Supposedly God doesn't give people more burdens than they can bear, but Delrita thinks there may have been a mixup in the heavenly records. She's lost her parents and her beloved Uncle Punky within the space of three months, and though she has a comfortable home with Uncle Bert and Aunt Queenie, it's hard for her to get close to her prissy, superorganized aunt. Even the orderliness of her home is threatened when Aunt Queenie's father moves in. Sergeant Roebuck may be a World War II veteran, but he's also a cantankerous old man who spits tobacco into the plants, criticizes his daughter, and seems to resent Delrita.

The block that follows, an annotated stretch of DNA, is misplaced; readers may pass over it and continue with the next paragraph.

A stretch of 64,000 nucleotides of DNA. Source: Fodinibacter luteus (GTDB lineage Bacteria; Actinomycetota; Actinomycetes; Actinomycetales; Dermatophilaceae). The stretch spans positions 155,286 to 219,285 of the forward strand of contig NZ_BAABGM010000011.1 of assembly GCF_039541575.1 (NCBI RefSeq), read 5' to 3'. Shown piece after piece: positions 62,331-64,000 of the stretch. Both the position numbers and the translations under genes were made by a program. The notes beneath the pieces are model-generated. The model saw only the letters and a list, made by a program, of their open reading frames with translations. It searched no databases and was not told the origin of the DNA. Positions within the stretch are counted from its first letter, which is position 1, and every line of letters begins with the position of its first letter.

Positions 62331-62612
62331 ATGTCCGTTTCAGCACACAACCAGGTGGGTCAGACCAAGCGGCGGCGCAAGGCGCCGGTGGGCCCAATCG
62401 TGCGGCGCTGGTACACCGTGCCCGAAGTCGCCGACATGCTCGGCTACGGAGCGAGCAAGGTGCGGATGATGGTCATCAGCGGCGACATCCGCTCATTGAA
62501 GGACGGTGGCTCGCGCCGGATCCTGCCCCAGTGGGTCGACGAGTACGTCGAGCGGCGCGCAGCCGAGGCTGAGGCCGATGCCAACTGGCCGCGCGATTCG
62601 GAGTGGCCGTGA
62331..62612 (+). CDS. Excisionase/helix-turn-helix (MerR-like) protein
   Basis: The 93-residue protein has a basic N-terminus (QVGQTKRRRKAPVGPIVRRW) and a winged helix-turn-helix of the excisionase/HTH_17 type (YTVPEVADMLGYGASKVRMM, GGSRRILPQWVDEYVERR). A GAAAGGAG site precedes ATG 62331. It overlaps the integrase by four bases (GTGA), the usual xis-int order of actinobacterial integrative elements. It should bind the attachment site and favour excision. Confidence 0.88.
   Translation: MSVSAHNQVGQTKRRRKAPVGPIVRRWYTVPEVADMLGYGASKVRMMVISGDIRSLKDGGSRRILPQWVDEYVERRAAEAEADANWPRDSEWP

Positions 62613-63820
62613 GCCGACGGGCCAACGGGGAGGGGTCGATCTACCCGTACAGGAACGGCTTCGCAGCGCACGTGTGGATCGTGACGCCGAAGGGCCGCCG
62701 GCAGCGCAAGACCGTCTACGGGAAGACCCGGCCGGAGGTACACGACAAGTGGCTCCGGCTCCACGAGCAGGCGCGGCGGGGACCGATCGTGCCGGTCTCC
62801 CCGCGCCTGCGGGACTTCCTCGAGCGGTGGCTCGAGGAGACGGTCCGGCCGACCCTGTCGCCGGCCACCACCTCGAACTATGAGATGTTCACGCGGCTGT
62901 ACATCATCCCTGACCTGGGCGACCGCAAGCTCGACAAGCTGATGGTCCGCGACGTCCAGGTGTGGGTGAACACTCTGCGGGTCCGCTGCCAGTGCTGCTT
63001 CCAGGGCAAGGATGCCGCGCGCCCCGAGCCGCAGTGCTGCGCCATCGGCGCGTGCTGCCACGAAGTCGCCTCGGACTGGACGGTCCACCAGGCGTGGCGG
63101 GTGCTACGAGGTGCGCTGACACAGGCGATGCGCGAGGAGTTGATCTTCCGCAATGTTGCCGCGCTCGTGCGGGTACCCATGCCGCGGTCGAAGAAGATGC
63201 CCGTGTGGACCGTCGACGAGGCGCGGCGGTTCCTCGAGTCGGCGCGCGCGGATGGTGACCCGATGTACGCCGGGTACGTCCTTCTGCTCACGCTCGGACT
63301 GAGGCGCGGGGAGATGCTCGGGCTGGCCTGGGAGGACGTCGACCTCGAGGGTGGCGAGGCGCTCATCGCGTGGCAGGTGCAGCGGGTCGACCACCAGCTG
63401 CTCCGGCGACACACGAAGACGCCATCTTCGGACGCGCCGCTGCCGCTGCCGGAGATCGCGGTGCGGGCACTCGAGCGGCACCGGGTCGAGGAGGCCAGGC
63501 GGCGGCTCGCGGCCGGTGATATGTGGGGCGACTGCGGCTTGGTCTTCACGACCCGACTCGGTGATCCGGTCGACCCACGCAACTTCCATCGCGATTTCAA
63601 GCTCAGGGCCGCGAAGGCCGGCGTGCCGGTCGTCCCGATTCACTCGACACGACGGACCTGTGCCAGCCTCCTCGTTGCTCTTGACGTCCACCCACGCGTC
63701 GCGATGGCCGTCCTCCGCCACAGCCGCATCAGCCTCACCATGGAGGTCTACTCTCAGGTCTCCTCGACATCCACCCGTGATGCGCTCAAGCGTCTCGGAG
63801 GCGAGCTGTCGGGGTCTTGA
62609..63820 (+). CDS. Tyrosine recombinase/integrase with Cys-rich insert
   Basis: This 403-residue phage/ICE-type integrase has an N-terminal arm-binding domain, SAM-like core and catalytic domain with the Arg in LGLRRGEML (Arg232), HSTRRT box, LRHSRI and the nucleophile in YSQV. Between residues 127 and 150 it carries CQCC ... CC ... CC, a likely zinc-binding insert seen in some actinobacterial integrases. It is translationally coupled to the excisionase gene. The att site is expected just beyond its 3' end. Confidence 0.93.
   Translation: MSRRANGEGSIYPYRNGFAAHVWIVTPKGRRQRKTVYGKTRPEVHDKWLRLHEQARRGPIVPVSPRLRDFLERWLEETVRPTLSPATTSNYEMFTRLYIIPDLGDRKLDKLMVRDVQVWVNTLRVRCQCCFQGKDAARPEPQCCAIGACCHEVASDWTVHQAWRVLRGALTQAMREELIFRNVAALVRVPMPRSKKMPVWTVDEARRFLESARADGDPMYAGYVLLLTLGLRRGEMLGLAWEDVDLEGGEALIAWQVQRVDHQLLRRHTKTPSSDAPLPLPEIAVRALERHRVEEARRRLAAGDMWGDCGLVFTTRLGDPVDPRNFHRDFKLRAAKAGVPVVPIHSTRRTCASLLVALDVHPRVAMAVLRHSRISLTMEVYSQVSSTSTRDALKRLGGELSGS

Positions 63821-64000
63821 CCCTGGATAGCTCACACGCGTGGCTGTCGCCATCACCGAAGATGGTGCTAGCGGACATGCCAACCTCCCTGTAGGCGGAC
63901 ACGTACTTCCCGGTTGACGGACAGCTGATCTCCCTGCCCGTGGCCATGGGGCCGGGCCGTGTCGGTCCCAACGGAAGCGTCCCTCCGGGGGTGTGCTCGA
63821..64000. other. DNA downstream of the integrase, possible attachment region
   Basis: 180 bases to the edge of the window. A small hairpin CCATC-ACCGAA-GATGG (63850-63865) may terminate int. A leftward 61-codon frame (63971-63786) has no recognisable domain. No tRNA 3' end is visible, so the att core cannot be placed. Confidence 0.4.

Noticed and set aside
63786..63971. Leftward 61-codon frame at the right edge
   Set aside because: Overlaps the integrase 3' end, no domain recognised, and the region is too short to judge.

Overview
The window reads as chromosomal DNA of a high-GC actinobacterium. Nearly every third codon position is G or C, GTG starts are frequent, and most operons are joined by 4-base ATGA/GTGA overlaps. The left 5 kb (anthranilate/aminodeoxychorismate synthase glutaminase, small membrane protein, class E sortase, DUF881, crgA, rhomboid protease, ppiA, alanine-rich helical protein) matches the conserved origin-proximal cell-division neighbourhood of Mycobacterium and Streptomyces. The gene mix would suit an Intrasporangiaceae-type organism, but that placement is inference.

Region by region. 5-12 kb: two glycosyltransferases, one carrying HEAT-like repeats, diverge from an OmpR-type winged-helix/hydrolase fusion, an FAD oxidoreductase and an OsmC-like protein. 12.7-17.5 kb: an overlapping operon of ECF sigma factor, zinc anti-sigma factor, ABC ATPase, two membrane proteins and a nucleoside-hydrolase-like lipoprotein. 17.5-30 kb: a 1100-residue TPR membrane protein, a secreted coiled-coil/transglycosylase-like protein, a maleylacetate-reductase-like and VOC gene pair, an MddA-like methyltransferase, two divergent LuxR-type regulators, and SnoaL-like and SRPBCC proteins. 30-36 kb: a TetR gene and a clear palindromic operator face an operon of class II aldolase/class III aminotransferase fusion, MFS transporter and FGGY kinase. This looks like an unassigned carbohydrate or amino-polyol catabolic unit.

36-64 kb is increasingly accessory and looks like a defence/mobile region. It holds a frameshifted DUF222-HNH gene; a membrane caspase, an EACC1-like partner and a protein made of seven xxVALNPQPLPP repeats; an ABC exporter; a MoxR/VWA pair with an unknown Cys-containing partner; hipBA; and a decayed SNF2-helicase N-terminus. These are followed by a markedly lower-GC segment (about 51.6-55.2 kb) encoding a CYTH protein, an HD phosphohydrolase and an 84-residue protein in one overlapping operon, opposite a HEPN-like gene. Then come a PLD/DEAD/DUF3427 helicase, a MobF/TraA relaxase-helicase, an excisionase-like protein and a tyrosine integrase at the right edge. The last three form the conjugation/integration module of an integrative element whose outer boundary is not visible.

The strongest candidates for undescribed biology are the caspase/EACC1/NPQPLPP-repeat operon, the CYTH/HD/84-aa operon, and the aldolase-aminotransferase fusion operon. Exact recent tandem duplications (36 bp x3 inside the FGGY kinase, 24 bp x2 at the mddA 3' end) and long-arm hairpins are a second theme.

Delrita tries to find outside distractions--being a Teen Buddy for retarded Joey and developing her friendship with Avanelle and Tree Shackleford and their big, loving family, but she needs a place to hang her heart. It isn't until a class project forces her to spend time with Sergeant Roebuck that she learns that people aren't always what they seem and that, like a turtle on a fence post, she can find help in unexpected places.
About June Rae Wood
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Published September 22, 1997
by Putnam Juvenile.
Children's Books, Literature & Fiction.